Author: Jan Scholten
Oxygen is an interesting remedy. It is present in many compound remedies. Remedies such as the Carbonicums, Nitricums, Silicatums, Phosphoricums and Sulphuricums all contain Oxygen, although one couldn’t guess from the names alone and it isn’t easy to detect a specific oxygen theme in these remedies. Alumina, Silica and Arsenicum album also contain oxygen, in fact they are pure oxides, although their name once again doesn’t indicate this fact.
When we analyse the remedy pictures of Alumina, Silica and Arsenicum album we see a common theme emerging, based on words like ’avarice, selfish, greed, egotism, fear of robbers, dreams of robbers and envy’. These words, as we shall see, all play a large part in the general theme of oxygen. And although the picture may initially seem to a bit negative, we know from experience that the more we get to know a remedy, the more this initial negative impression gets balanced in a broader overall picture.
The name Oxygen means acid, ‘oxy’, forming, ‘genesis’. The oxidisation of metals creates oxides, which are little used in homeopathy except in remedies such as Arsen alb. Some oxides dissolve in water to form acids. One example of such a compound is Nitric acid, which is created out of nitro-dioxide and water. Another example is carbon dioxide which dissolves in water and becomes a light acid.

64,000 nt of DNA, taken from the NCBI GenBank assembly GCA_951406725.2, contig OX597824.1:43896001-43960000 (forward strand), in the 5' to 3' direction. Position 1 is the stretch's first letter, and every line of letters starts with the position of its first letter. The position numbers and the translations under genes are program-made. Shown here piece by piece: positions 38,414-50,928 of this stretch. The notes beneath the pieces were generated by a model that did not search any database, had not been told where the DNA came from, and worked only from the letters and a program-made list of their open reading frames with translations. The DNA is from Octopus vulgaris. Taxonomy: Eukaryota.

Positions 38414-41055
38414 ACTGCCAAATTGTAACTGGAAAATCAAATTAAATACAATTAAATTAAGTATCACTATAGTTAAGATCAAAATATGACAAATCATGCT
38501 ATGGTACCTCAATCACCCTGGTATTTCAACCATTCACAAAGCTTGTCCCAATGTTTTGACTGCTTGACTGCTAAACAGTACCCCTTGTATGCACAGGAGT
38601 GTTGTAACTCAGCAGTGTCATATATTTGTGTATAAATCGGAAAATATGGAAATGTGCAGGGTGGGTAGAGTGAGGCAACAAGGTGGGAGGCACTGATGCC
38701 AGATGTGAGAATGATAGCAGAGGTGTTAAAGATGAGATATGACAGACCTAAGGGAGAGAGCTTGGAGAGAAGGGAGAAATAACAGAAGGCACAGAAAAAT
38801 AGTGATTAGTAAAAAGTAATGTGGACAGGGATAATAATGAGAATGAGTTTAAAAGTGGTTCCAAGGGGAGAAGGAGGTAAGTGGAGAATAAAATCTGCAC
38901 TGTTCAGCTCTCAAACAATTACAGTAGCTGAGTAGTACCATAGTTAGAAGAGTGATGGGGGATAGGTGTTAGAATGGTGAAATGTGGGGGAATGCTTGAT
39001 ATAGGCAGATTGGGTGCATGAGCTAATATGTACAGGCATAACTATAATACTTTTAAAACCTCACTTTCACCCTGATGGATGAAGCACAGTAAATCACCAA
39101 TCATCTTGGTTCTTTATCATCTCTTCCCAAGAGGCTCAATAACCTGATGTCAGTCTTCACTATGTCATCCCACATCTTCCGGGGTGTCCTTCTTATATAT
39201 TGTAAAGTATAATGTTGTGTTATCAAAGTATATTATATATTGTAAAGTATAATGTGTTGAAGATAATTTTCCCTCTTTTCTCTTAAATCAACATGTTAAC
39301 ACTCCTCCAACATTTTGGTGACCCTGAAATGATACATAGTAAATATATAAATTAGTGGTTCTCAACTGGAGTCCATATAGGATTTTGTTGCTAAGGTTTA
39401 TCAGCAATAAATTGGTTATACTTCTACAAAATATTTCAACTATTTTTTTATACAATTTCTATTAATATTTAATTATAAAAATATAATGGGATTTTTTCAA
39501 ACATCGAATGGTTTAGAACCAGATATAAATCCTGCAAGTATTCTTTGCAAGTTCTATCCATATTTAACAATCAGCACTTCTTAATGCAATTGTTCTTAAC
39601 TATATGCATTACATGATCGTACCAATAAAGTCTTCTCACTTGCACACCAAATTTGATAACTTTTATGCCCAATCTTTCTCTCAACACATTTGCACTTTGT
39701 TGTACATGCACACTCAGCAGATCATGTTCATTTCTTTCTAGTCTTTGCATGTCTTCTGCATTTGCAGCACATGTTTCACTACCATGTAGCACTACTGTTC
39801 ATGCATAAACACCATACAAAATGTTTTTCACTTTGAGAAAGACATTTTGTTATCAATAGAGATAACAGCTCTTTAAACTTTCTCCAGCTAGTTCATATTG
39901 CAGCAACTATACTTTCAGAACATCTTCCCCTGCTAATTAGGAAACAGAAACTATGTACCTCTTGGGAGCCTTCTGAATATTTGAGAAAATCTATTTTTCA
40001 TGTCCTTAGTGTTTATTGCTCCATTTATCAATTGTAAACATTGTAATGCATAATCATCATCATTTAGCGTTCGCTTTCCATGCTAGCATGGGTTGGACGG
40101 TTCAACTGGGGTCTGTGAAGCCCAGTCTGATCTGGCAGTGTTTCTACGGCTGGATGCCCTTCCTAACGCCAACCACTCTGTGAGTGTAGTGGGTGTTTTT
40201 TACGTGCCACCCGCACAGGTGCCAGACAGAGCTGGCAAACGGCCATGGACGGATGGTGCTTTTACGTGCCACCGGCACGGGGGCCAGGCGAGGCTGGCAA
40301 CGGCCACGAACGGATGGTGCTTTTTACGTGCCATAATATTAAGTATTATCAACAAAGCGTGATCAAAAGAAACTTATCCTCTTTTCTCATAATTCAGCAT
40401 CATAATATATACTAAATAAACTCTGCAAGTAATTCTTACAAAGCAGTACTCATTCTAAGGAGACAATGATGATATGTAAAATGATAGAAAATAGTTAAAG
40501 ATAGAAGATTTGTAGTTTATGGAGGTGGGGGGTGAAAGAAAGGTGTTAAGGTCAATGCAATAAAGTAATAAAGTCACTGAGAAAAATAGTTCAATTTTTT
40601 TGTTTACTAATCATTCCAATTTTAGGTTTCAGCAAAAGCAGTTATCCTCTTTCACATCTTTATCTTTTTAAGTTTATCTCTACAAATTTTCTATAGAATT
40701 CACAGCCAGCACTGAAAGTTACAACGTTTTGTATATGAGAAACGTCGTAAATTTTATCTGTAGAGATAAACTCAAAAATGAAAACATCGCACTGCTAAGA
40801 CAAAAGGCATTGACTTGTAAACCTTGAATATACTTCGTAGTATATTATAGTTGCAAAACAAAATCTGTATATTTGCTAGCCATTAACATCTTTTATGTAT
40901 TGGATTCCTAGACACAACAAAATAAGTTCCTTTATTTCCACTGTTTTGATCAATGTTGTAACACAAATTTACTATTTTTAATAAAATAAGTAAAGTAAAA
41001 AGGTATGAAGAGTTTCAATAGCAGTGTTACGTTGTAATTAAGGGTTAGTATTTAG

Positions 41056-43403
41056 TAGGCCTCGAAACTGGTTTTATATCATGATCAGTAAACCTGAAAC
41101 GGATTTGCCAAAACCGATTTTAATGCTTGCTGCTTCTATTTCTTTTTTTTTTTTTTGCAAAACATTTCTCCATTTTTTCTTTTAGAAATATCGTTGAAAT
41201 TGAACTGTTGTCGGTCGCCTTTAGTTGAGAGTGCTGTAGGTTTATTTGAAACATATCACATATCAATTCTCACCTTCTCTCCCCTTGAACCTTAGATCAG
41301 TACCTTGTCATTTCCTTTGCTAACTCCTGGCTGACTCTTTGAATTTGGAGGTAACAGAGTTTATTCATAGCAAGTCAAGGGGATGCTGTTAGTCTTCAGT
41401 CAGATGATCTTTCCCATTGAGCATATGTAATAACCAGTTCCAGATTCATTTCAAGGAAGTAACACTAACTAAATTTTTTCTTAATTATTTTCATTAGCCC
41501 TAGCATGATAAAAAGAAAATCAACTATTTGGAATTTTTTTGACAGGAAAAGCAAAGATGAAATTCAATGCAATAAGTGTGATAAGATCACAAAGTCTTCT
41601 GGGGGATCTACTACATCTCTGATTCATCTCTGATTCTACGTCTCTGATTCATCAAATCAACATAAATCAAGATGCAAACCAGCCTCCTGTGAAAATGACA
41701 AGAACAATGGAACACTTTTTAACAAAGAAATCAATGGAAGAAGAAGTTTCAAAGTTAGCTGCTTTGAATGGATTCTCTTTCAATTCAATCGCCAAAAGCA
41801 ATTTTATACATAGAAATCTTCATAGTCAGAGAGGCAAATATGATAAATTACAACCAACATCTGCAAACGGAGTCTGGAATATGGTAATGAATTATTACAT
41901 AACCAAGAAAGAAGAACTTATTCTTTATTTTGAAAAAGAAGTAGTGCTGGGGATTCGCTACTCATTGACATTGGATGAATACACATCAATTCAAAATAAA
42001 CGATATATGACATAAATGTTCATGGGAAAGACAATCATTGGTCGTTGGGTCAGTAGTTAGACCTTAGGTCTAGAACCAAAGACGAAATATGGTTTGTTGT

Other oxides dissolve in water to become alkaline (also called causticum in homoeopathic literature). Oxides formed of metals in the left half of the periodic table, like Natrium, Kali and Calcium, dissolve in water and become alkaline.
Oxides from metals in the right half of the periodic table, like sulphur and nitrogen, usually turn into acids when dissolved in water.
The theme of water and fire is very much a part Oxygen. Oxidation means a reaction with the oxygen in the air, which produces fire and heat. This burning process frees the energy which was stored up in the original substance. But oxygen and hydrogen form the substance that quenches the fire, i.e. water. The theme of water and fire is often used symbolically to denote the theme of giving and taking, or male and female.
Oxidation is a key process in all forms of life. It is a slow internal process: there is no actual fire to be seen. It is a necessary process for remaining alive and at the same time it means the end of something, a sort of death. It is the theme of eating and being eaten, and here we see the connection with the theme of aggression.
Oxidation contains the essence of change and transformation. The exchange is a necessary prerequisite for change and therefore experience. Note also the importance of free radicals and anti-oxidants in this respect.
16% of the air we breathe consists of oxygen gas. It is the most common element on earth: 50 % of all matter consists of oxygen.
It is a gas and therefore very elusive, in contrast to the fact that you can’t do without it!